4. Configure traffic blocking rules to deny traffic you know is malicious or isn’t needed for business purposes.
    Logging and monitoring block rules may reveal users and applications you didn’t know were on your network and that may be legitimate or may indicate an attack. The rule order in the Security policy rulebase is critical to prevent shadowing (traffic matching an allow or block rule before it can match the rule you intend the traffic to match). Some rules are almost the same but enable separate reporting for standard and non-standard ports or for user applications and applications from other sources. For each rule, configure Log at Session End on the Actions tab and set up Log Forwarding to track and analyze rule violations.
    • Block all applications from user zones on the application-default port. Place this rule after the rules that allow legitimate application traffic from user zones to identify unknown or unexpected user applications on standard ports.
      identify-unexpected-apps-on-default-port.png
    • Block all applications from user zones on any port to catch user traffic attempting to use non-standard ports. Place this rule after the preceding application-default block rule to identify unknown or unexpected user applications on non-standard ports, which may be custom applications or evasive applications.
      unexpected-application-on-any-port.png
    • Blacklist applications you never want in your data center, such as evasive and commonly exploited applications and applications not required for business. Place this rule after the application whitelist rules so that, for example, you allow sanctioned file sharing applications before the Filesharing-Appfilter blocks all other file sharing applications.
      block-bad-apps-user-to-dc.png
    • Block all applications from any zone on the application-default port to identify unexpected applications on standard ports. Rule matches may indicate potential threats or application changes that require modifying a whitelist rule. Place this rule after the application whitelist rules and the preceding block rule.
      identify-unexpected-apps-on-default-port-any-zone.png
    • Block all applications from any zone on any port to identify unexpected applications on non-standard ports. Don’t allow unknown-tcp, unknown-udp, or non-syn-tcp traffic. Place this rule after the application whitelist rules and the preceding block rule.
      unexpected-application-on-any-port-any-zone.png
    • Block unknown users attempting to run applications on any port to discover unknown users (gaps in User-ID coverage or attackers) and identify compromised devices (including embedded devices such as printers, card readers, and cameras). Place this rule after the application whitelist rules and the preceding block rule.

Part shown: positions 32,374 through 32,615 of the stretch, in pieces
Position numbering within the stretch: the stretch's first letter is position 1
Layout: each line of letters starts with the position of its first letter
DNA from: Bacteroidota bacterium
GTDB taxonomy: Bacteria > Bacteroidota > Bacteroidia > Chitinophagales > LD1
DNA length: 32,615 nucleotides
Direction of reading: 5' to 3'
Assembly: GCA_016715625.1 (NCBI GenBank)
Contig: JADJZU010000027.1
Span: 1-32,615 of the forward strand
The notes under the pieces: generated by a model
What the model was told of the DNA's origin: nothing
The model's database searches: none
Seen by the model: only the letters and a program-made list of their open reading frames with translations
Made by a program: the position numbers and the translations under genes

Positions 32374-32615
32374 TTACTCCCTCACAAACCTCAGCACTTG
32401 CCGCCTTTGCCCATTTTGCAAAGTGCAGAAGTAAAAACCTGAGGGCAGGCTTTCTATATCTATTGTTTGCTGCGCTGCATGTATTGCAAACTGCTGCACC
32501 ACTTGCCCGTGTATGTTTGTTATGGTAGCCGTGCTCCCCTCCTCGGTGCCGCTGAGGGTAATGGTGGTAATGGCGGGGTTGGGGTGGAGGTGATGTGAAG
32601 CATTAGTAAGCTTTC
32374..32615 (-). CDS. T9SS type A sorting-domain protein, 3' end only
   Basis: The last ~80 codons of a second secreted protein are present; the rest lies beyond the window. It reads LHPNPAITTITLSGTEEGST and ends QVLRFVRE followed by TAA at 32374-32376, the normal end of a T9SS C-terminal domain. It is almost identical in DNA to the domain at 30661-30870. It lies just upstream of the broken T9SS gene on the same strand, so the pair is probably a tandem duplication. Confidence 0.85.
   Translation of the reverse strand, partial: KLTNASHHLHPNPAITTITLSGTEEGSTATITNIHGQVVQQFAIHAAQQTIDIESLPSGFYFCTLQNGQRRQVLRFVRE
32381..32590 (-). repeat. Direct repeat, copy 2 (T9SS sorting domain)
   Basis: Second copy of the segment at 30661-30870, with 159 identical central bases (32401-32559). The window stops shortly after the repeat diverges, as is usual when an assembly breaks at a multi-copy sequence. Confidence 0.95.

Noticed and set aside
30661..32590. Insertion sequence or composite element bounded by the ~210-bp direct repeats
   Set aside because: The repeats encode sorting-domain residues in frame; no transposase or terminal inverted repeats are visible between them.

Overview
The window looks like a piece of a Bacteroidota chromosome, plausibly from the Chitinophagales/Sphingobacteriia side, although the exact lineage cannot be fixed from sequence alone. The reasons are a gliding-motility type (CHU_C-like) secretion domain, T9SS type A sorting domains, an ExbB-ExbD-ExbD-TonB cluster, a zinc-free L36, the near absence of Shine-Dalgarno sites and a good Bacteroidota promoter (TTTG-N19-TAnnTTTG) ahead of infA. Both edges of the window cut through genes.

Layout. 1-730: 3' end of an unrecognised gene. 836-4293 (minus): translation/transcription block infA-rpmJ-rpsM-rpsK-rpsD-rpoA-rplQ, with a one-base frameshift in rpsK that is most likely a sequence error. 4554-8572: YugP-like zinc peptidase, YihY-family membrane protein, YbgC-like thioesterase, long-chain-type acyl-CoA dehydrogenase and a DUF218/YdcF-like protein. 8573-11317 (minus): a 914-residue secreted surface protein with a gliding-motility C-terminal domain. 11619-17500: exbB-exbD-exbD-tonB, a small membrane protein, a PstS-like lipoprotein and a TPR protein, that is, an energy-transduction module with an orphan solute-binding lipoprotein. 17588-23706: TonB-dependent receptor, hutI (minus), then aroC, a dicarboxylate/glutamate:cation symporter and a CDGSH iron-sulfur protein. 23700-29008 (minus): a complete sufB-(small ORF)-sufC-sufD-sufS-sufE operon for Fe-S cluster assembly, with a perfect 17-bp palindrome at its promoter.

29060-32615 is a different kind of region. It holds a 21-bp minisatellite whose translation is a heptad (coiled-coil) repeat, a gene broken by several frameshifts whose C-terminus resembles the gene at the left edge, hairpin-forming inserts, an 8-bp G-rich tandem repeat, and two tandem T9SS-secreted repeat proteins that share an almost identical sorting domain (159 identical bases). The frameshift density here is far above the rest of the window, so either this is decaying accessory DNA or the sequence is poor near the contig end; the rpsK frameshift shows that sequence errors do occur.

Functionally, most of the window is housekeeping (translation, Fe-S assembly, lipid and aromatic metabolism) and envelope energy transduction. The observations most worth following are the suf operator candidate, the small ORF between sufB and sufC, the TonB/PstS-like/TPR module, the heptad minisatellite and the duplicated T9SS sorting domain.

discover-unknown-users.png
  5. Create application whitelist Security policy rules for user traffic to allow appropriate access.
    Place whitelist rules for user access at the top of the rulebase, before block rules, to prevent accidentally blocking legitimate traffic. For each rule, configure Log at Session End on the Actions tab and set up Log Forwarding to track and analyze rule violations.
    • Enable employee user access to internal corporate DNS servers. This rule allows any user because users access DNS services before they log in. The rule tightly controls the source zone, destination servers, and application, and applies Security profiles to the traffic.
      Block access to external DNS servers at the internet gateway to prevent DNS traffic from going out on the internet to public servers.
      dns-resources-sec-pol-rule-user-dc.png
    • Allow secured, privileged access to data center management interfaces for the necessary IT personnel. Restrict the rule to management interfaces (this example uses an address group to identify the devices and a custom service to identify the management ports) and the necessary applications, in this example, RDP, SSH, and SSL. Use a dedicated VLAN to separate management traffic from other traffic and place management interfaces on the same subnet.
      If the same IT user group also manages switches, routers, and other data center devices, add them to the destination and add their ports to the custom service so the rule secures traffic for connections to their management interfaces. If different IT groups manage different data center resources, create separate Security policy rules and corresponding Decryption and Authentication policy rules for each group.
      it-mgmt-sec-pol-rule-user-dc.png